Official Names Approved for 86 More Stars

The International Astronomical Union has given its official approval for 86 additional star names.

Sigma Canis Majoris, Unurgunite

Sigma Canis Majoris (marked red) is now named Unurgunite, the Boorong name for an ancestral figure who fights the Moon. This Aboriginal Australian name represents one of the most ancient star names in the IAU catalog.
Torsten Borger / CC 3.0

Following up on last year's list of 227 official star names, the International Astronomical Union has standardized names for 85 more naked-eye stars and one very important telescopic star.

Ever since its inception in 1919, the International Astronomical Union (IAU) has been responsible for the names of solar-system objects, as well as features on those objects. And in a very important series of resolutions from 1922 to 1930, it approved standard spellings, abbreviations, and definitions for the 88 official constellations. But the IAU stayed out of the star-naming game until very recently.

It was the discovery of exoplanets that broke down the barrier. Within our solar system, major planets have familiar names like Earth and Jupiter, and minor planets have both numbers and names (e.g. 1 Ceres, 4 Vesta, or 99942 Apophis), so it seemed as though it would be fun to do the same for a few planets in stellar systems besides our own. In 2015, the IAU approved names for 31 exoplanets.

But it would hardly do for an exoplanet with a cozy name like Meztli to orbit a star with no better designation than HD 104985. So at the same time that it approved those exoplanet names, the IAU approved 19 names for the stars around which those exoplanets orbit. That included five traditional names, notably Pollux and Fomalhaut, as well as 14 newly invented names. (Actually, many of those names are quite old, but they had never before been associated with stars, just as Ceres wasn't associated with astronomy before it was assigned to the first-discovered asteroid.)

But that decision created new problems. It seemed very strange for the IAU to approve 14 fabricated star names and say nothing at all about star names like Sirius that have been used by professional and amateur astronomers for centuries. And it's hard to justify making the name of Pollux official while denying the same status to its twin star Castor. So in 2016, the IAU's Working Group on Star Names (WGSN) gave official status to 208 additional star names. That included 207 traditional names for stars readily visible to the unaided eye plus one star discovered and named in the 20th century: Proxima Centauri, our Sun's closest known neighbor in space.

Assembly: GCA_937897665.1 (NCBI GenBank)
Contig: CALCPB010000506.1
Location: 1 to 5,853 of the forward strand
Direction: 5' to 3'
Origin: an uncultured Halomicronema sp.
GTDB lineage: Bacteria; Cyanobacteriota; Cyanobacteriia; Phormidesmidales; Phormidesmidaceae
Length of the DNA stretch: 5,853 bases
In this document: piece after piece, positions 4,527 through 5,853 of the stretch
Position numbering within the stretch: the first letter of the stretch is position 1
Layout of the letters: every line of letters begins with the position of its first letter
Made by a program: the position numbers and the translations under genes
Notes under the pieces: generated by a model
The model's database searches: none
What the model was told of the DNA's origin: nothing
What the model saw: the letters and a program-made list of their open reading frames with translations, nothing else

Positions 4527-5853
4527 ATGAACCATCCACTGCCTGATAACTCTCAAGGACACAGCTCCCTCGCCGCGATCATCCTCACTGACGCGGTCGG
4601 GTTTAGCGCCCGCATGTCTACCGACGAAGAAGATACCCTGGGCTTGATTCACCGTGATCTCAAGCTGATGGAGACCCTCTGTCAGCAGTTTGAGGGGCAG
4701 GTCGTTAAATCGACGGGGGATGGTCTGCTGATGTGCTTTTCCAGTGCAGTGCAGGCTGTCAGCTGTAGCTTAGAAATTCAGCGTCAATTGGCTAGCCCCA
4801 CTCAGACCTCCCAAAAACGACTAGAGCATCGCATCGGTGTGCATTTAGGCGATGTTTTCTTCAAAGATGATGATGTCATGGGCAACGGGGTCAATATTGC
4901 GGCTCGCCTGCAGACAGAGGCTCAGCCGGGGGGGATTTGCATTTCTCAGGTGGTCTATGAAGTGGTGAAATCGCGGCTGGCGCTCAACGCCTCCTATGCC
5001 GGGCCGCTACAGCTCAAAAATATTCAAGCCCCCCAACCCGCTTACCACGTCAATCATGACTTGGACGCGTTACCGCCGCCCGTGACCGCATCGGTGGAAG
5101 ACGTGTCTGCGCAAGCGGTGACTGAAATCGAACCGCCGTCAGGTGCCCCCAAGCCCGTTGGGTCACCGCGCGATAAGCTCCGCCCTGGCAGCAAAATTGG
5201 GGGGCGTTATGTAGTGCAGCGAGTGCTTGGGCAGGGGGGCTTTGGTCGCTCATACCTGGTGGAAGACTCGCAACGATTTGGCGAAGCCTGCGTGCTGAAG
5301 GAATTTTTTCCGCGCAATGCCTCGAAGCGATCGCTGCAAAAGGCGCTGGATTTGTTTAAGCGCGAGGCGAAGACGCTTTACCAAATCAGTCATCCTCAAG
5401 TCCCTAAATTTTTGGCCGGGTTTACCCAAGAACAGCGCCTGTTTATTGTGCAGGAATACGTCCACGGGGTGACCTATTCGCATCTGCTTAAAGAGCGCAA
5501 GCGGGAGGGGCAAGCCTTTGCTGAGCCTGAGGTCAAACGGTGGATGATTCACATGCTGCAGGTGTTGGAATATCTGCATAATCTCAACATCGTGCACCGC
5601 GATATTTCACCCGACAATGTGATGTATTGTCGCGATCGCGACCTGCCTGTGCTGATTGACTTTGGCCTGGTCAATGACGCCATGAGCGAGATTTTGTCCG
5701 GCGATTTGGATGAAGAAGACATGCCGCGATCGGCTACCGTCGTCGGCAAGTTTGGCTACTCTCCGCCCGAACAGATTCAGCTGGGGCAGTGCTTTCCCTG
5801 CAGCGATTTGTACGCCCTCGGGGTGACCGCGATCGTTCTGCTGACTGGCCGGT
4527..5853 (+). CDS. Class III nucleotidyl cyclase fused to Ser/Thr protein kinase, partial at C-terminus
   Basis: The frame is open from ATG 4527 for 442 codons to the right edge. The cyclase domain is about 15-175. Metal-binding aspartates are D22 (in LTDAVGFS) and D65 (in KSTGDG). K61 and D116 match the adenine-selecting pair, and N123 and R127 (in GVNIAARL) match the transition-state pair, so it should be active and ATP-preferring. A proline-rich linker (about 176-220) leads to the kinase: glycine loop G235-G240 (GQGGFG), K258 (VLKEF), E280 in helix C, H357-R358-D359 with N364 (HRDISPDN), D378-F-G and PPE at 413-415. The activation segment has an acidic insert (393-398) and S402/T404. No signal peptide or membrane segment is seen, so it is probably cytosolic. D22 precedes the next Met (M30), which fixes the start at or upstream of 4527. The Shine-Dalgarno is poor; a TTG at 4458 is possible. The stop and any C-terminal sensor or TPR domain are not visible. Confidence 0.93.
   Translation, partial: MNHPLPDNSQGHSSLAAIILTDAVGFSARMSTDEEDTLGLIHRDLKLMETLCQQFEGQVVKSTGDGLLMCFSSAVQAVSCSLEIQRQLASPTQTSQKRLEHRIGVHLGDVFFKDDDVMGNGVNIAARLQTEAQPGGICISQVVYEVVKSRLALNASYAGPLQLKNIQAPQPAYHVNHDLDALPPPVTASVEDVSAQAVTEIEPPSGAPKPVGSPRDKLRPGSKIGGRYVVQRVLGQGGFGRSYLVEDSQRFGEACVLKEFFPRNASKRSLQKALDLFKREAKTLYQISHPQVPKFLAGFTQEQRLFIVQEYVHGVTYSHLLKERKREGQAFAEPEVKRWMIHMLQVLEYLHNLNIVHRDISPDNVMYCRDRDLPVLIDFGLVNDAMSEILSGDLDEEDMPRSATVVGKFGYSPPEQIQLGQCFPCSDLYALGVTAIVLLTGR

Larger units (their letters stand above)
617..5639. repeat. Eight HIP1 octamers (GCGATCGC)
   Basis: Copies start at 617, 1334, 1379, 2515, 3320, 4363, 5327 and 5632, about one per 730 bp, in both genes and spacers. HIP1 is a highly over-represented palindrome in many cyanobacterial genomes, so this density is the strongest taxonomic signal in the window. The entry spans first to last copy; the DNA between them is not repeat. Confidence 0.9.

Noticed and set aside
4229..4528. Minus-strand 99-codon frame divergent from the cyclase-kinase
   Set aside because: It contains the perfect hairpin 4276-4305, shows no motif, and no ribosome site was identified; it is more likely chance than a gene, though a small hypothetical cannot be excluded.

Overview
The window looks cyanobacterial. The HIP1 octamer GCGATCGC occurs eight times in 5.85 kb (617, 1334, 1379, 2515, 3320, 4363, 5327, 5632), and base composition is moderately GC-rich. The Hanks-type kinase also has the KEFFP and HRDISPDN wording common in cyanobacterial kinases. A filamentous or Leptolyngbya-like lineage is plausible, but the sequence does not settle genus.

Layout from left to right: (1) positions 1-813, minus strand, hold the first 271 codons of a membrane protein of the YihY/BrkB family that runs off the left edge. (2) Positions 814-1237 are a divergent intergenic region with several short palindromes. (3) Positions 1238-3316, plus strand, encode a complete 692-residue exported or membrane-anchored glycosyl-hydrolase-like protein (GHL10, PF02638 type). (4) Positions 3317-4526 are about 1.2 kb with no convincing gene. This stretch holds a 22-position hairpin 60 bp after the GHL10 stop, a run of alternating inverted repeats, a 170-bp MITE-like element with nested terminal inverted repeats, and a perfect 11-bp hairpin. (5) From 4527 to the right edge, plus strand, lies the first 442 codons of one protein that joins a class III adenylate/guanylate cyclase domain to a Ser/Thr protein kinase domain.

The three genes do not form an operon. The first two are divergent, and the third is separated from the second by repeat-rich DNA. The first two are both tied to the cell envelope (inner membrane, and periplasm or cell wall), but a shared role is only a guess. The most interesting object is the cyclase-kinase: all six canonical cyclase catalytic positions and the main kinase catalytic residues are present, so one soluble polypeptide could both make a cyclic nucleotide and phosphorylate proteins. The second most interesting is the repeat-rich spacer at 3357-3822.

Now the Working Group on Star Names has proved that it's still hard at work: you can see the newly approved 86 star names here. About half of them, like the earlier set, come from the Western tradition but were for various reasons too problematic to approve in 2016. (Common problems include stars with multiple names and names associated with multiple stars.) But there are lots of prominent stars that have no names in the Western tradition, so to fill in the blanks, the WGSN drew from other cultures, namely Australian Aboriginal, Chinese, Coptic, Hindu, Mayan, Polynesian, and South African.

In addition, the WGSN approved another name that was invented in the 20th century for a faint, nearby star, namely Barnard's Star. Of all the stars that sound as though they're some astronomer's personal property (for instance, Tabby's Star), Barnard's Star is almost certainly the most prominent. It’s famed in history, science, and science fiction as the fourth closest star to the Sun (after the three components of the Alpha Centauri system) and the star with the highest known proper motion.

It will be interesting to see where the WGSN goes from here. There are still plenty of prominent stars with no IAU-approved name, the brightest being 1.7-magnitude Gamma Velorum. It does have a couple of obvious candidate names, including Regor, one of the three star names fabricated by NASA from the names of the astronauts who died in the horrific Apollo 1 fire. Another one of those is Navi, for Gamma Cassiopeiae, the brightest star north of the celestial equator with no current IAU-approved name.

Personally, I think the WGSN should approve Regor and Navi. The IAU has already approved two similar names, Sualocin and Rotanev, which originated in 1814 in the Second Palermo Star Catalog and have since passed into common usage. They are derived by reading backward the Latinized name (Nicolaus Venator) of Niccolò Cacciatore, coauthor of the catalog. It seems to me that the Apollo 1 astronauts are far more deserving of commemoration than Niccolò Cacciatore.